Samsung said Tuesday it will "take all necessary measures" to keep its products available for sale in the United States. The statement comes one day after Apple filed a request in federal court for a ban on eight smartphones that Samsung sells.
"We will take all necessary measures to ensure the availability of our products in the U.S. market," the Samsung statement said.
[ InfoWorld's Galen Gruman defends design patents and says why the verdict is good for Android. | But Robert X. Cringely says of Apple v. Samsung: What's wrong with this verdict? | Learn how to secure and manage workers' smartphones, tablets, and more with InfoWorld's Mobile Device Management (MDM) Deep Dive Report. | Keep up on mobile developments with InfoWorld's Mobilize newsletter. ]
Samsung has the ability to file a motion to stop any legal injunction banning the sales, as well as to appeal an injunction, if granted.
Apple asked the U.S. District Court for Northern California for preliminary injunctions to ban sales of seven Galaxy smartphones and the Droid Charge. The request came after a jury on Friday ruled that Samsung had infringed on Apple patents, and granted Apple damages of $1.05 billion. That amount could be tripled by presiding Judge Lucy Koh if she finds there was deliberate infringement of the patents. The jury had found 28 products infringed on some of Apple's patents.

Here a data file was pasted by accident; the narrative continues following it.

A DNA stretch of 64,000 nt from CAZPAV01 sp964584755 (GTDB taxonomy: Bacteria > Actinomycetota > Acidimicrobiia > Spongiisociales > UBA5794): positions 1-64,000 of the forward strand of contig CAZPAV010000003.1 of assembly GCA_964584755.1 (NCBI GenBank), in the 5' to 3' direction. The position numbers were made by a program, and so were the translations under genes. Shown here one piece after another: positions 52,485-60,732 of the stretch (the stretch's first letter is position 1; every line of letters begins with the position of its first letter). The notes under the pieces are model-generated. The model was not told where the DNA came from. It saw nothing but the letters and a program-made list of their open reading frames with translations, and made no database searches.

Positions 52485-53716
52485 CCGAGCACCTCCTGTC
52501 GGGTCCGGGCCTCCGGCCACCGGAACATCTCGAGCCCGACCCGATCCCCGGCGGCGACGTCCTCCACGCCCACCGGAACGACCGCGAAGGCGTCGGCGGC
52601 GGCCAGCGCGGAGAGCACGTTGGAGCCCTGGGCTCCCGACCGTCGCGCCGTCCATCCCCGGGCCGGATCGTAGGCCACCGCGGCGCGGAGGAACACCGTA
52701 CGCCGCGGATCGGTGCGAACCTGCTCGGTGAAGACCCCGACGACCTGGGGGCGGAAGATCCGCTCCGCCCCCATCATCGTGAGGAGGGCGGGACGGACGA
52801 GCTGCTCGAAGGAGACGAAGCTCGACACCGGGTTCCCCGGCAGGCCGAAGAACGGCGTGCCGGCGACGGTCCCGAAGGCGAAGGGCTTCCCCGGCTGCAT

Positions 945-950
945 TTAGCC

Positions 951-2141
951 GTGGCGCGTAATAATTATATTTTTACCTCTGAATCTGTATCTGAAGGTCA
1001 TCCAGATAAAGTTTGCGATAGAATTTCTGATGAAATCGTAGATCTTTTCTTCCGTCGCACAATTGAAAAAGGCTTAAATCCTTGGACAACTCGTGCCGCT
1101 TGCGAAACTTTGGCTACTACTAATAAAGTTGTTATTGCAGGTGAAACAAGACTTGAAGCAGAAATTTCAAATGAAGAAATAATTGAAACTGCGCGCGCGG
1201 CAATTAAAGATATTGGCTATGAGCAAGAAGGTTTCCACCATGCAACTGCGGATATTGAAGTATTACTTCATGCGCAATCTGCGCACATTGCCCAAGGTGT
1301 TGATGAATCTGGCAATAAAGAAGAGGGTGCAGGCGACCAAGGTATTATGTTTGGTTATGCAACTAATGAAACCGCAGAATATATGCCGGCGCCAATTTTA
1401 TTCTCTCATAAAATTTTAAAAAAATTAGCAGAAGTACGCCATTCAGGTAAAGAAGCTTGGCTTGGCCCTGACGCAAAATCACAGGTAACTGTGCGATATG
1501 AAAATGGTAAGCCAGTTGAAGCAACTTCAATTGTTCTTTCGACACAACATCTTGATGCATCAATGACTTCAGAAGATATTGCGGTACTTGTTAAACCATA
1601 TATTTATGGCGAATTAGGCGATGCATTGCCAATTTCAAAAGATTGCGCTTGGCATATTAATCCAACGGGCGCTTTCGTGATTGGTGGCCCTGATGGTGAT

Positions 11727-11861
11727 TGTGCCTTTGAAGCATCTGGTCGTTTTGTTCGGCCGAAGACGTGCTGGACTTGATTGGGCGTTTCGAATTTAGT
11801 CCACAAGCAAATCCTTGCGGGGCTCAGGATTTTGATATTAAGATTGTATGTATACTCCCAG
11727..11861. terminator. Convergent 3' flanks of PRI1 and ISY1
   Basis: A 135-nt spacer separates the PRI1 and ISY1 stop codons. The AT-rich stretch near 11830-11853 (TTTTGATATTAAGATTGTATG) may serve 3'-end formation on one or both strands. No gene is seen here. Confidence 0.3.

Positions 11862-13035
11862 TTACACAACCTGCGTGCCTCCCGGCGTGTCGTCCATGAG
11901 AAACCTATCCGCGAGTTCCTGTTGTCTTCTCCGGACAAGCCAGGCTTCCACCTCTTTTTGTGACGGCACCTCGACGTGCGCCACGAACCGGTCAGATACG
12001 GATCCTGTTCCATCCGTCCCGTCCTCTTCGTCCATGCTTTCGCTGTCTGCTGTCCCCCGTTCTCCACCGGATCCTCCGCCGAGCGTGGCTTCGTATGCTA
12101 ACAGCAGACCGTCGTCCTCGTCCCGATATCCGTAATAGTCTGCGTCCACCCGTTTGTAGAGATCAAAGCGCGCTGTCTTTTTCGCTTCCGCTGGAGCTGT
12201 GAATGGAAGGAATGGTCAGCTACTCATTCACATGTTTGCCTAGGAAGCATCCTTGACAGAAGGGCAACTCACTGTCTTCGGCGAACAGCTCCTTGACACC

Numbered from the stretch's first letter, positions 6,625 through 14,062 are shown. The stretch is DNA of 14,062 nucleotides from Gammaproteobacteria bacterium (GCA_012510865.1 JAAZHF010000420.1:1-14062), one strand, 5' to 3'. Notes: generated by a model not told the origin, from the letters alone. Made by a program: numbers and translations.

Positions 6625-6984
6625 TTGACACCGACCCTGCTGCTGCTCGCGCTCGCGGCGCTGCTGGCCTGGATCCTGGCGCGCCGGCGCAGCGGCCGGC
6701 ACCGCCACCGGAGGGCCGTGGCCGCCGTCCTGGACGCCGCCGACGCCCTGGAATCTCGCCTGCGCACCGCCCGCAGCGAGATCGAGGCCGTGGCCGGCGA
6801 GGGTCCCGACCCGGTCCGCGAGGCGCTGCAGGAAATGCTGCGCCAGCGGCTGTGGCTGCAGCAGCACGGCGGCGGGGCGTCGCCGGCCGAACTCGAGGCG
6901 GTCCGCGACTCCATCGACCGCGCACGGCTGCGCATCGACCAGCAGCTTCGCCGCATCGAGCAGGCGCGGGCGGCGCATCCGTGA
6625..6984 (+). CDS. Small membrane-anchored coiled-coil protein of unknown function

The seven Galaxy phones included the ban request are the Galaxy S 4G, Galaxy S2 AT&T, Galaxy S2 Skyrocket, Galaxy S2 T-Mobile, Galaxy S2 Epic 4G, Galaxy S Showcase, and the Galaxy Prevail.
Judge Koh is expected to hold a hearing on the request for a preliminary injunction request Sept. 20.
If the ban is granted, U.S. wireless carriers who stock and sell the affected devices would be required to take them off their shelves. The eight products Apple requested be banned don't include the Galaxy S III or Galaxy Note, but patent experts said Apple could push for an open-ended injunction that includes any product, even those not released for sale, if it believes they infringe on Apple patents in a significant way.
Samsung has already indicated it plans to appeal the jury's judgment from Friday.
Matt Hamblen covers mobile and wireless, smartphones and other handhelds, and wireless networking for Computerworld. Follow Matt on Twitter at @matthamblen, or subscribe to Matt's RSS feed. His email address is firstname.lastname@example.org.
Read more about smartphones in Computerworld's Smartphones Topic Center.